Global Ice Melt: Much Faster Than Predicted

This article, written by Evan Lim, describes how glaciers are disappearing  much faster that previous evidence based studies have estimated. Lim outlines the disastrous effects on communities.


By Evan Lim/Climate and Capitalism

Glaciers are disappearing to twice as fast as previous studies estimated, with disastrous effects on many communities.

Two new studies suggest that recent estimates of global ice melt are conservative.

In other words, ice is melting much more rapidly than experts thought. As a result, sea levels are rising faster as well.

The first study combines various observations from satellites, on-the-ground measurements, and model-based estimates to create a clearer picture of the state of Earth’s ice between 1994 and 2017. Essentially, it captures a global tally of change in ice mass over that time period. The resulting measurements of ice loss and sea level rise fall in the upper range of scenarios forecast by the Intergovernmental Panel on Climate Change (IPCC), a body within the United Nations meant to provide objective science related to climate change. The IPCC’s scenarios were laid out in their 2019 special report on oceans and the cryosphere, itself a recent overview of assessment work.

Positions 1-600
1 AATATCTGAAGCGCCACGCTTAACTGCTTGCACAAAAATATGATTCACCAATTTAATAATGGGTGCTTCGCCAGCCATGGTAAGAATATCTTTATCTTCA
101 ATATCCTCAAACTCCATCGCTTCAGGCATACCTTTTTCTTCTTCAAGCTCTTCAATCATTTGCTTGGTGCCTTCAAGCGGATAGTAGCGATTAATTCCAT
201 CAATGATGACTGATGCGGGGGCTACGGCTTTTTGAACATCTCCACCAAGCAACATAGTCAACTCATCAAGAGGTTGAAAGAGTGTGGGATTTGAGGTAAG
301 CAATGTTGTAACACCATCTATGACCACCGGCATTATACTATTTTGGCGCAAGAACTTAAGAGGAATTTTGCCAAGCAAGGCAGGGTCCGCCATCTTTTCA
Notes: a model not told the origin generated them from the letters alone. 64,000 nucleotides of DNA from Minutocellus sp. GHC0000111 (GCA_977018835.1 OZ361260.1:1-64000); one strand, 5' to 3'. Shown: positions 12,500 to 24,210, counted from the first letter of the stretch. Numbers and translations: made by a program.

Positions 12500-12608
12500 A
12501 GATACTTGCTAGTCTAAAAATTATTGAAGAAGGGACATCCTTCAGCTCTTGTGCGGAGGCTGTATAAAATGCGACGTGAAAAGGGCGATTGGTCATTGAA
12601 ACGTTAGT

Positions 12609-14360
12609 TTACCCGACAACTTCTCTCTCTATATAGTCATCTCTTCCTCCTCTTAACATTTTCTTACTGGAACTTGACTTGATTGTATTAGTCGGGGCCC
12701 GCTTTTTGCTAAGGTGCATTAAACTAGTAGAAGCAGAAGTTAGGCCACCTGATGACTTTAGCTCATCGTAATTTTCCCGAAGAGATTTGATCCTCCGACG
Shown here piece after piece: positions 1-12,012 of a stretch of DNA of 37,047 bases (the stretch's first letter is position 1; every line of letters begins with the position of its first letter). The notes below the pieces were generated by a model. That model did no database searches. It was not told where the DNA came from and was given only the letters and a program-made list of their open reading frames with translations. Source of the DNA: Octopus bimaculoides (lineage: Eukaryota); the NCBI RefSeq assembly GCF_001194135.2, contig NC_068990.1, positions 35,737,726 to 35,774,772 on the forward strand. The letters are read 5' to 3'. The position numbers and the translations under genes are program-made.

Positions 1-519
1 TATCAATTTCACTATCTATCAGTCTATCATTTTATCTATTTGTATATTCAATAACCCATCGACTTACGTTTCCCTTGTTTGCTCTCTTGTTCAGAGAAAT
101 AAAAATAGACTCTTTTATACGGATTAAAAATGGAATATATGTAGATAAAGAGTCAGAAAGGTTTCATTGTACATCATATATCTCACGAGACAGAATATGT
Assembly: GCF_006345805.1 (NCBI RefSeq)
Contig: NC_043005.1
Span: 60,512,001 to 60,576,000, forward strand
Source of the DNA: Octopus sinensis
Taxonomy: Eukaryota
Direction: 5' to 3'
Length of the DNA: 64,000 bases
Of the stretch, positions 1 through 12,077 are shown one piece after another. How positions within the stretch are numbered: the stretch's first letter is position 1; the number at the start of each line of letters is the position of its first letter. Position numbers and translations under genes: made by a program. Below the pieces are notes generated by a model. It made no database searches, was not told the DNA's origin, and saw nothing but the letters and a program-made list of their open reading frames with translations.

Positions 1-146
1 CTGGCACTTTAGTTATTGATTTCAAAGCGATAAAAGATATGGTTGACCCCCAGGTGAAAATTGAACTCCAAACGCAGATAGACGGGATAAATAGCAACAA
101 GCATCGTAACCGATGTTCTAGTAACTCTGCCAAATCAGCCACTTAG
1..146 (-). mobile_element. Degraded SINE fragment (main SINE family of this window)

Faster sea level rise means that more areas will experience devastating floods sooner, and we are already seeing more of such events.

The second study zooms in on a particular region, rather than compiling measurements at the global scale. Focusing on Greenland, this study investigates how warmer ocean water affects marine terminating glaciers — those that end at the ocean. The authors identified at least 74 glaciers with retreats strongly influenced by warmer ocean waters, which expedite mass loss by undercutting a glacier’s base. Thus, the rest of the glacier is weakened and can collapse. Importantly, glacial melt contributes to rising sea levels; icebergs calving as glaciers thin adds water to the oceans.

Top and bottom illustrations show how the water thins the ice from below, making it easier for pieces to break off. (Source: Michael Wood et. al./Ocean forcing)

The authors of the first study emphasized that there is little doubt that the majority of ice loss is due to climate warming. In an interview with GlacierHub, Michael Zemp, director of the World Glacier Monitoring Service and a professor of glaciology and geomorphodynamics at the University of Zurich who is not affiliated with the study, stated that “Overall, the data show that climate change is happening and impacts are only increasing.”